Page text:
Bears defensive end Akiem Hicks relieved to avoid suspension
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By GENE CHAMBERLAIN
LAKE FOREST, Ill. (AP) Defensive end Akiem Hicks takes pride in being a leader for the Chicago Bears' defense.
So an ejection against Tampa Bay on Sept. 30 for making contact with an NFL official during an altercation caused Hicks to reflect, and avoiding suspension left him feeling fortunate.
Hicks was fined $33,425, and will be available to play Sunday for the Bears (3-1) against the Miami Dolphins (3-2).
"This was the first time I've been ejected from a game in my entire life, so for me it was very humbling," Hicks said. "The next time I'm in that situation it will give me a chance to react better.
"It's also a lesson to the guys on the team that you don't put your personal situation above the team's situation."
Following the ejection, Hicks went to the sideline and threw his jersey and shoulder pads into the stands and went to an empty locker room.
"There's no feeling like going into the locker room at halftime, or just before halftime, by yourself," Hicks said. "You sit in the locker room, it's just not something you're accustomed to.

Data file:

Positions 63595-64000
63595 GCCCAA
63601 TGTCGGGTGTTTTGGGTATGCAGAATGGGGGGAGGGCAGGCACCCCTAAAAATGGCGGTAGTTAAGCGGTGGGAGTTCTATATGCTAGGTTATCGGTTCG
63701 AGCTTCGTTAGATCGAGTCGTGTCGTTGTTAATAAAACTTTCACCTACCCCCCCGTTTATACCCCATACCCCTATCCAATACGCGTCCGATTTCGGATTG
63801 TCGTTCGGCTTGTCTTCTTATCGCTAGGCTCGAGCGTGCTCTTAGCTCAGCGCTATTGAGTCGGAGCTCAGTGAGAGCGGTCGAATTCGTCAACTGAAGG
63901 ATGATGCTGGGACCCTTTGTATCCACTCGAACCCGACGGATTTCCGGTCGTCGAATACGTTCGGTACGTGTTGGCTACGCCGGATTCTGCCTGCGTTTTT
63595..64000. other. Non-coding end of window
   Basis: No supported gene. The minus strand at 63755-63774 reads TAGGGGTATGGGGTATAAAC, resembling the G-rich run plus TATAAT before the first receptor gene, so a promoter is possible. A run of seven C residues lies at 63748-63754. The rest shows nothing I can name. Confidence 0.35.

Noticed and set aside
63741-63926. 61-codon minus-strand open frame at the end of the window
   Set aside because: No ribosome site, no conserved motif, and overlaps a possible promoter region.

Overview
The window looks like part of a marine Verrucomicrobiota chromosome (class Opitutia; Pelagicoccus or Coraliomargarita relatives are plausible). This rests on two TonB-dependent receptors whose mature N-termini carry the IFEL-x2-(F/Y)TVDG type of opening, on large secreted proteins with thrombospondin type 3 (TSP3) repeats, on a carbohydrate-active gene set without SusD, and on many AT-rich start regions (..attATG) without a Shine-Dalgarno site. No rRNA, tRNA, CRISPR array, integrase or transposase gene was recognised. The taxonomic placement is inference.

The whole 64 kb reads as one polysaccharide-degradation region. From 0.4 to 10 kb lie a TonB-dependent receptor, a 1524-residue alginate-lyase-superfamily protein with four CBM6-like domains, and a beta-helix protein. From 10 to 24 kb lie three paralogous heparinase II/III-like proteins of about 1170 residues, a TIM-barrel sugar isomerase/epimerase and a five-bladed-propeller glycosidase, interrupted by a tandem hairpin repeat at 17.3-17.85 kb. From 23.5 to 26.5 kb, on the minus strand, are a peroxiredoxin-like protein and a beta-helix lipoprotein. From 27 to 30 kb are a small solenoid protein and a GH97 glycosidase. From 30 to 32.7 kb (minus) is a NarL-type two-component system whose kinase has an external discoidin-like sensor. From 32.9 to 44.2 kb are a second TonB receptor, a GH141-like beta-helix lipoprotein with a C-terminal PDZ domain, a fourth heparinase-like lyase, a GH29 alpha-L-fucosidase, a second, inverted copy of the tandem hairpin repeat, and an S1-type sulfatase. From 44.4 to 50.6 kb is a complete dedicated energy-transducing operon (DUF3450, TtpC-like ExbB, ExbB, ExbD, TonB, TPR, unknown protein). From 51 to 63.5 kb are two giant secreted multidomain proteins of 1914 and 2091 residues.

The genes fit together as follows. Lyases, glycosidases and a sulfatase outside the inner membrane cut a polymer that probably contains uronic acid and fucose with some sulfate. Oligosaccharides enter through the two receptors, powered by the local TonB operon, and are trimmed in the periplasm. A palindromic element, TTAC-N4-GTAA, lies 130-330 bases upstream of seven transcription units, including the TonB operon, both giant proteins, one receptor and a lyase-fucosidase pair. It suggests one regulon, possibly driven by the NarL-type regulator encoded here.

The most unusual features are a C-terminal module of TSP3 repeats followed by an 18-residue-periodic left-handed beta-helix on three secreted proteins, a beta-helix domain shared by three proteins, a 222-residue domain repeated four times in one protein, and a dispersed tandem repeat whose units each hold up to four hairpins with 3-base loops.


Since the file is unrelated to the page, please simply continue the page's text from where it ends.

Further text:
"So it was definitely a relief to not be suspended, but also it was a time for reflection for myself."
Hicks said his message to teammates after the incident was a simple one: "I wanted them to know how I felt about the situation and how wrong my response was to the situation."
Hicks hadn't talked about the incident with media since the ejection occurred.
"I know there are a lot of young guys that look up to me on this team, and it's hypocritical of me to go out there and do things like that and come back to the locker room and think that everything's gravy," Hicks said. "It doesn't work that way."
Chicago's defense ranks second in the NFL this season, and is first against the run. Hicks is a major force in the run defense, and last year also led the team in sacks with 8 +.
"You're talking about one of the leaders on this defense," Bears linebacker Khalil Mack said. "Just knowing that he's going to be out there is going to boost morale for sure."
Bears coach Matt Nagy was satisfied Hicks had learned a lesson.
"He knew he made a mistake, and that's not who he is," Nagy said. "I think his track record shows that."
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Updated October 11, 2018